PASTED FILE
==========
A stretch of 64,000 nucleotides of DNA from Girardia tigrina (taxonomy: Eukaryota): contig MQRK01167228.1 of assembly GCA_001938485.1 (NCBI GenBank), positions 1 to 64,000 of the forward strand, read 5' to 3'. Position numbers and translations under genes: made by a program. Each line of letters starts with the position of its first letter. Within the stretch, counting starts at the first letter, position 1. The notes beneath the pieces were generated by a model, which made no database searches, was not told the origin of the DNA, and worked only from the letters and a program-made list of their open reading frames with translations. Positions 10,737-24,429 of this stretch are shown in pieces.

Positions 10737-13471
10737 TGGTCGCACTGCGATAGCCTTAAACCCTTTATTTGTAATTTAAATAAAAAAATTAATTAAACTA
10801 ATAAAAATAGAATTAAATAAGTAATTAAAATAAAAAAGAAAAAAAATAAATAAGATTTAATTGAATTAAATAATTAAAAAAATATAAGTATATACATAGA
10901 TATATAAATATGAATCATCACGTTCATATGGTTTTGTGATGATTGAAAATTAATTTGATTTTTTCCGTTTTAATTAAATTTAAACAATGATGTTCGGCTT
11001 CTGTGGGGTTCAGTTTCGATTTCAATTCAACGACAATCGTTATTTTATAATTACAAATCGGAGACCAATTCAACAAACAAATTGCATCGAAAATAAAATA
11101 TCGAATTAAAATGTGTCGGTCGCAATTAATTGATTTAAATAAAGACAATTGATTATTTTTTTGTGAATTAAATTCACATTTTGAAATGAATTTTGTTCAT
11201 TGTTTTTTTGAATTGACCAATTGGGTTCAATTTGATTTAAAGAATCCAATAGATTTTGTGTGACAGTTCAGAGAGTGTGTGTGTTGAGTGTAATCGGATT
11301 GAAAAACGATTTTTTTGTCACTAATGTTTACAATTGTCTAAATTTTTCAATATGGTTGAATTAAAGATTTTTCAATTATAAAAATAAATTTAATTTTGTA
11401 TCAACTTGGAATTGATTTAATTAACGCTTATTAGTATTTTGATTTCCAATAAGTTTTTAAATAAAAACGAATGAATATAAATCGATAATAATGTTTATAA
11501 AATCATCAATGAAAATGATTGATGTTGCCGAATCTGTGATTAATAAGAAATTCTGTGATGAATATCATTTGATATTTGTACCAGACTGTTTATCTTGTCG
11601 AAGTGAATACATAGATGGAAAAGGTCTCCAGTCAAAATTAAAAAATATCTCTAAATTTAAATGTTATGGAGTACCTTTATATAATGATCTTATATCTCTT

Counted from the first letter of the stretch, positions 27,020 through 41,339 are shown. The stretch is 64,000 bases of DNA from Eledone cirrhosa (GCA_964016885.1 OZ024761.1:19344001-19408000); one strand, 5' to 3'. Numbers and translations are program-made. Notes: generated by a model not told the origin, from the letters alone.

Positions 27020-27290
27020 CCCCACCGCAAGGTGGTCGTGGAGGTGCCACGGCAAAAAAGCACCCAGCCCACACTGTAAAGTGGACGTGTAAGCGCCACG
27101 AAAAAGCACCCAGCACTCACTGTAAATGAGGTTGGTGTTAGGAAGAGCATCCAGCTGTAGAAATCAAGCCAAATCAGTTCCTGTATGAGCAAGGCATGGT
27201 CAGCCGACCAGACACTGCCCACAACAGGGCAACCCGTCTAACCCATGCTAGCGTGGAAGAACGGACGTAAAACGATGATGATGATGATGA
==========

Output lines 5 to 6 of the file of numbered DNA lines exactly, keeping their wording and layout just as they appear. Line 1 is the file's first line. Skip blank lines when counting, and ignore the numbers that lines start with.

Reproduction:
10901 TATATAAATATGAATCATCACGTTCATATGGTTTTGTGATGATTGAAAATTAATTTGATTTTTTCCGTTTTAATTAAATTTAAACAATGATGTTCGGCTT
11001 CTGTGGGGTTCAGTTTCGATTTCAATTCAACGACAATCGTTATTTTATAATTACAAATCGGAGACCAATTCAACAAACAAATTGCATCGAAAATAAAATA